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Jackson’s First Chief of Staff, Dr. Skaggs, Dies

Portrait of Dr. Skaggs, Jackson's First Chief of Staff

Dr. Peter Thomas Skaggs served 20 years as Jackson’s first chief of staff. From 1926 to the time of his death 20 years later, he was a pioneer physician, treating minorities during a time of deep segregation in the United States.

Dr. Skaggs was born on March 6, 1869, in West Virginia. He received his medical degree from the University of Louisville in Kentucky in 1896 and moved to Kissimmee, FL, shortly after graduation. Early on, he held various political positions at local and state levels, some of which included membership in the state legislature, mayor of Kissimmee, and mayor of Miami.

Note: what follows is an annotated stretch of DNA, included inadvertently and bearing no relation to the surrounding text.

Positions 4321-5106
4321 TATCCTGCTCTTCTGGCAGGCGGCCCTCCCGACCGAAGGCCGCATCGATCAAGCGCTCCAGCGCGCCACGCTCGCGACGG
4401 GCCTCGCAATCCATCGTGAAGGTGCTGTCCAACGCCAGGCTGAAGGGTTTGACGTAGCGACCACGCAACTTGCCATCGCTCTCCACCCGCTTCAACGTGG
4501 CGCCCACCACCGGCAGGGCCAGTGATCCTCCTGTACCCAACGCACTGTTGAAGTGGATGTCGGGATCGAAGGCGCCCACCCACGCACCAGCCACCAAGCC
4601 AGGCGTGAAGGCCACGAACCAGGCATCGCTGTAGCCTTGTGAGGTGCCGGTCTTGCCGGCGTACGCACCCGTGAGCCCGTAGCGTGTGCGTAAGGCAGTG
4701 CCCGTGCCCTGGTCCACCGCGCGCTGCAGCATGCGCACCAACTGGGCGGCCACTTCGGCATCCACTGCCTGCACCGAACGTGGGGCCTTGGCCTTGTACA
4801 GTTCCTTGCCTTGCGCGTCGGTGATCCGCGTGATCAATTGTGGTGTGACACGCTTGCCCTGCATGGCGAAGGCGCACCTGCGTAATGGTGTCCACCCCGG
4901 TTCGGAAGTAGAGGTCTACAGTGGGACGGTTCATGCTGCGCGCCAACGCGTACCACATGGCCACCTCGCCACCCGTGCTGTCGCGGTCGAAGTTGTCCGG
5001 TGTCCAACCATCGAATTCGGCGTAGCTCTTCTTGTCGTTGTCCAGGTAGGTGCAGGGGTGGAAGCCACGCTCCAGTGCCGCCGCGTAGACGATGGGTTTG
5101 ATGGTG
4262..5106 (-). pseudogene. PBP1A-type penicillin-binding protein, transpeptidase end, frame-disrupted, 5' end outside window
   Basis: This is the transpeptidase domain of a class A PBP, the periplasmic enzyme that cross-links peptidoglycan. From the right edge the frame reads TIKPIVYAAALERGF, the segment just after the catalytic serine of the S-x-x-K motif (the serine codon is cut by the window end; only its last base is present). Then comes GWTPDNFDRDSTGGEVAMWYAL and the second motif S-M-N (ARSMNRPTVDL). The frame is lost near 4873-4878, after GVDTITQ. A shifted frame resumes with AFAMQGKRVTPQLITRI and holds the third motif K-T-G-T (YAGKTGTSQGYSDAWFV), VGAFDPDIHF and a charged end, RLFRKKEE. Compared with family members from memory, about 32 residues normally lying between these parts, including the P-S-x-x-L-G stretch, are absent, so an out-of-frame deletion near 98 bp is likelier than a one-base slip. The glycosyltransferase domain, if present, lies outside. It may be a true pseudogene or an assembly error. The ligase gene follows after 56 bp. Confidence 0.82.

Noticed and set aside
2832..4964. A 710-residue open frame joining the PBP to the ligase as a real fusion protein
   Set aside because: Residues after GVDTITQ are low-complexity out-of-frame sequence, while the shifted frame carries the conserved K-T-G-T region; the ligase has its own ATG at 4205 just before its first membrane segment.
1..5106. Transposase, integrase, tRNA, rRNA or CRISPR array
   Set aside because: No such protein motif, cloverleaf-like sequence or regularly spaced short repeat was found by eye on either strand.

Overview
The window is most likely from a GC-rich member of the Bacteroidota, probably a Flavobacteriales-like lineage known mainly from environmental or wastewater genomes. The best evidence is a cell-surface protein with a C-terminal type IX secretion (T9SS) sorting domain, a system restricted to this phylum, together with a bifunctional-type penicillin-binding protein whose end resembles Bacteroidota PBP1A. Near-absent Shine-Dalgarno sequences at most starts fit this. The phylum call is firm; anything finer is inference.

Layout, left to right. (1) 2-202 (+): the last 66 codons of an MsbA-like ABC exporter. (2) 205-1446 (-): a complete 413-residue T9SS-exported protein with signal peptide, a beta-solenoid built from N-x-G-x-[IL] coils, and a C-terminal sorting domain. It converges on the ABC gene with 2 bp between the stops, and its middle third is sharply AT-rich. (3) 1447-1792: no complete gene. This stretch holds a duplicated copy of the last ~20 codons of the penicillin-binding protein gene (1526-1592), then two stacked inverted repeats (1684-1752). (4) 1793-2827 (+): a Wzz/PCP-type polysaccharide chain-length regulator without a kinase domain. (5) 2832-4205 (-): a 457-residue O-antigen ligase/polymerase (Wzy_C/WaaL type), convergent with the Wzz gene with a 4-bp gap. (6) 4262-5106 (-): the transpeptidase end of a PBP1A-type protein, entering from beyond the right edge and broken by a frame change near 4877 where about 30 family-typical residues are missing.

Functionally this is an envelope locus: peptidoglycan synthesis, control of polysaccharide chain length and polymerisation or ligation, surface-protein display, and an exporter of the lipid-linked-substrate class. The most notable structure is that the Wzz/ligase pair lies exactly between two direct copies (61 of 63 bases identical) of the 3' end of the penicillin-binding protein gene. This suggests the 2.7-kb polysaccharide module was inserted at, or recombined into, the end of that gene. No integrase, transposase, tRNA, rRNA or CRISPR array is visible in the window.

In 1917 when World War I threatened the globe, Dr. Skaggs was called to military duty and commissioned as first lieutenant of the United States Medical Corps. His time in the military influenced him to focus on medicine when he returned to Miami, where he began practicing alongside Dr. James M. Jackson at the new Miami City Hospital.

A year before Dr. Skaggs died, a federal loan allowed construction of the five-story Skaggs Building, which brought the hospital’s bed count to 600. He died at the age of 77 in 1946.

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